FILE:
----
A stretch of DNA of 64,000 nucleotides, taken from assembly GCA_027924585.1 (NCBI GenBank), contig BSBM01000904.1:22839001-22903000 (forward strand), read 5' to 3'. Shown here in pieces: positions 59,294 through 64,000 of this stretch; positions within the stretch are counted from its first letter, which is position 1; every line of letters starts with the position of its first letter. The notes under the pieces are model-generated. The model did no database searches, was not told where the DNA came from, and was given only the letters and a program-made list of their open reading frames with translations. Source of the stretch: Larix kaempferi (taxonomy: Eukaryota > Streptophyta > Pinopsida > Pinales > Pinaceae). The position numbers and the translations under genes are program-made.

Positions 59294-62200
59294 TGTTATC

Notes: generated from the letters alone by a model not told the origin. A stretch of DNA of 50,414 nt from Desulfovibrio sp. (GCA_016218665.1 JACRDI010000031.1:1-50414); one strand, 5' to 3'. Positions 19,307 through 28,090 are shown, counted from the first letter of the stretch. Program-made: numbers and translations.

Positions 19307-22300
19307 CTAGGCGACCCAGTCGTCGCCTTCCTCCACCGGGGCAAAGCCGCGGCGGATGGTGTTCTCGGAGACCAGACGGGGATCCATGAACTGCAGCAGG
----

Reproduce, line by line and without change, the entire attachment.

A stretch of DNA of 64,000 nucleotides, taken from assembly GCA_027924585.1 (NCBI GenBank), contig BSBM01000904.1:22839001-22903000 (forward strand), read 5' to 3'. Shown here in pieces: positions 59,294 through 64,000 of this stretch; positions within the stretch are counted from its first letter, which is position 1; every line of letters starts with the position of its first letter. The notes under the pieces are model-generated. The model did no database searches, was not told where the DNA came from, and was given only the letters and a program-made list of their open reading frames with translations. Source of the stretch: Larix kaempferi (taxonomy: Eukaryota > Streptophyta > Pinopsida > Pinales > Pinaceae). The position numbers and the translations under genes are program-made.

Positions 59294-62200
59294 TGTTATC

Notes: generated from the letters alone by a model not told the origin. A stretch of DNA of 50,414 nt from Desulfovibrio sp. (GCA_016218665.1 JACRDI010000031.1:1-50414); one strand, 5' to 3'. Positions 19,307 through 28,090 are shown, counted from the first letter of the stretch. Program-made: numbers and translations.

Positions 19307-22300
19307 CTAGGCGACCCAGTCGTCGCCTTCCTCCACCGGGGCAAAGCCGCGGCGGATGGTGTTCTCGGAGACCAGACGGGGATCCATGAACTGCAGCAGG